Wednesday, March 19, 2008
Raymond Legaspi 'Does the Tango' at Ayala Museum March 25 Exhibit: Ten questions to the Artist and his Art
Raymond Legaspi 'Does the Tango' is a one-man-show slated for the Ayala Museum from March 25 to April 7 of 2008, his third one-man show and the second in Ayala Museum. This is very fast progress for one who had dedicated 20 years of his professional life as a multi-awarded advertising creative director and has just very recently returned to his hometown and to his art. Travel with me as I interviewed him just before his Ayala Museum exhibit opening and not only to preview the arwork but to know the Artist up close:
1. What got you started in doing Art?
I have been an artist ever since I could remember. If only I could still find my school text books it would always be with drawings in it. But in college I took up fine arts and majored in advertising in UST. After that, I trained in Seattle in graphic design, illustration and photo retouching. Then nearly 20 years I worked as an Art and Creative Director for 3 multinational Ad agencies in Manila. In those years, painting after work or during weekends was a therapy from the hectic life of advertising. Art in advertising involves countless drawings, conceptualization, designing, rejections, fights, presentations and involves 20-30 people in a very limited time. So in the last quarter of 2006 I retired in advertising and moved to Bacolod City (Negros Occidental)and just paint.
2. Who do you consider your mentors or inspiration in the Art world past and present?
Van Gogh, Matisse and Picasso. The present would be Chinese artists Yue Mi Jun and Zhang Xiao Gang.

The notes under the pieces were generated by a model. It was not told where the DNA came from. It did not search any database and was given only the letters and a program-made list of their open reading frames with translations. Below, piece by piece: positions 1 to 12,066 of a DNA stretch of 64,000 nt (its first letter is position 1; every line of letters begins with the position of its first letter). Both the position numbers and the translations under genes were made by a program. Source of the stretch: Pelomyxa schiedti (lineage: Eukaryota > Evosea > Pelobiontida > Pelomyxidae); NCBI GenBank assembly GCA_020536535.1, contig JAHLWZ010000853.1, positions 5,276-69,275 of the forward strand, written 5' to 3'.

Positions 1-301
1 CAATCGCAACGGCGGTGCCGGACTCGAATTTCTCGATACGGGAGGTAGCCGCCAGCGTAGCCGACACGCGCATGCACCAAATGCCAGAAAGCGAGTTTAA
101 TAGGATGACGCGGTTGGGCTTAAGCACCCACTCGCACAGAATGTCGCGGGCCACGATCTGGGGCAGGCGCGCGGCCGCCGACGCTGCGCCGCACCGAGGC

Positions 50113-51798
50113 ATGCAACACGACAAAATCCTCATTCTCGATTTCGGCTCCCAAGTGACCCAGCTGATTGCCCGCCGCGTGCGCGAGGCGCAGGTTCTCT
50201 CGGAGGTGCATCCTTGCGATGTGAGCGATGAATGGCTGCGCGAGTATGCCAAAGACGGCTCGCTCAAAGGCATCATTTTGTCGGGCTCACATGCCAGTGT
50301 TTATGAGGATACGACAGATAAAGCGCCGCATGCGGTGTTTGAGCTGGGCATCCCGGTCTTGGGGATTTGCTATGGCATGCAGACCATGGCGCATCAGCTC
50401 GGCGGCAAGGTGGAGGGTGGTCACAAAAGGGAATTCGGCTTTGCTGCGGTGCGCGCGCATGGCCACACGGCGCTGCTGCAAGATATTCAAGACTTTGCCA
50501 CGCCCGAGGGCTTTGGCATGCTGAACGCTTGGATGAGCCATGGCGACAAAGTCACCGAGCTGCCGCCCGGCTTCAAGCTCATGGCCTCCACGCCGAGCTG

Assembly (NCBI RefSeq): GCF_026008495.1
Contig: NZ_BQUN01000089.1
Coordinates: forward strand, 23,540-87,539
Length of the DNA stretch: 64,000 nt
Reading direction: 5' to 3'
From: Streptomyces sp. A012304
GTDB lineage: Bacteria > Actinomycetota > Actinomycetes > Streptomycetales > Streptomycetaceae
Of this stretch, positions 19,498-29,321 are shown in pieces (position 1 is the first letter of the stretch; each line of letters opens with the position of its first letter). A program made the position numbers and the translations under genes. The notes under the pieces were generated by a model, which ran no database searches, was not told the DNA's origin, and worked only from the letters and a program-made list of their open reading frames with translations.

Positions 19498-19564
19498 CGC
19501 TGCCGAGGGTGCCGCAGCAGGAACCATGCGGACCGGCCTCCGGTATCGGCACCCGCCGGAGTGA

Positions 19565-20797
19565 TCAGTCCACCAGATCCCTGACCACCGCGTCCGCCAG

3. What materials do you use for your paintings?
Mostly i use oil on canvas though for small pieces I use pen, acrylic and ink on paper.
4. Who is Raymond Legaspi when he is not painting?
House keeper and a little bit of farming. Climbed Kanlaon twice last year and another major deep forest climb here in Mt. Marapara. But if not for a very long drive I would rather be in the coastal beaches south of Sipalay and Cauayan.
5. What is a typical day in the life of Raymond Legaspi?
I paint everyday. Since I work at home, actual painting starts as early as 6 am till noon. But in between I force myself to have breaks for tea and move around the house doing non-creative things like checking emails, play with the dogs or do a quick errand.
I would continue right after lunch and could end around 3 or 4 pm with the same breaks. If I still feel creative I would do some sketches for possible visual ideas for future works. But I visualize ideas right after I wake up in bed in the morning. I think the ideas are more clearer during that time.
I don't paint at night even If I wanted to. Because insects fly into my wet painting!!! They are attracted to and fly around my working lamps. So in some nights I would go unwind with some artist friends, painters and in the performance arts and discuss how to save the world.
6. If given the chance, which celebrity would you like to paint and in what setting would you use?
Once I thought it would be nice to paint our senators in colorful dasters and peacefully sleeping in a session equipped with their microphones on.
7. Your art takes a sharp glimpse of moments in life; what is the reason for that passion?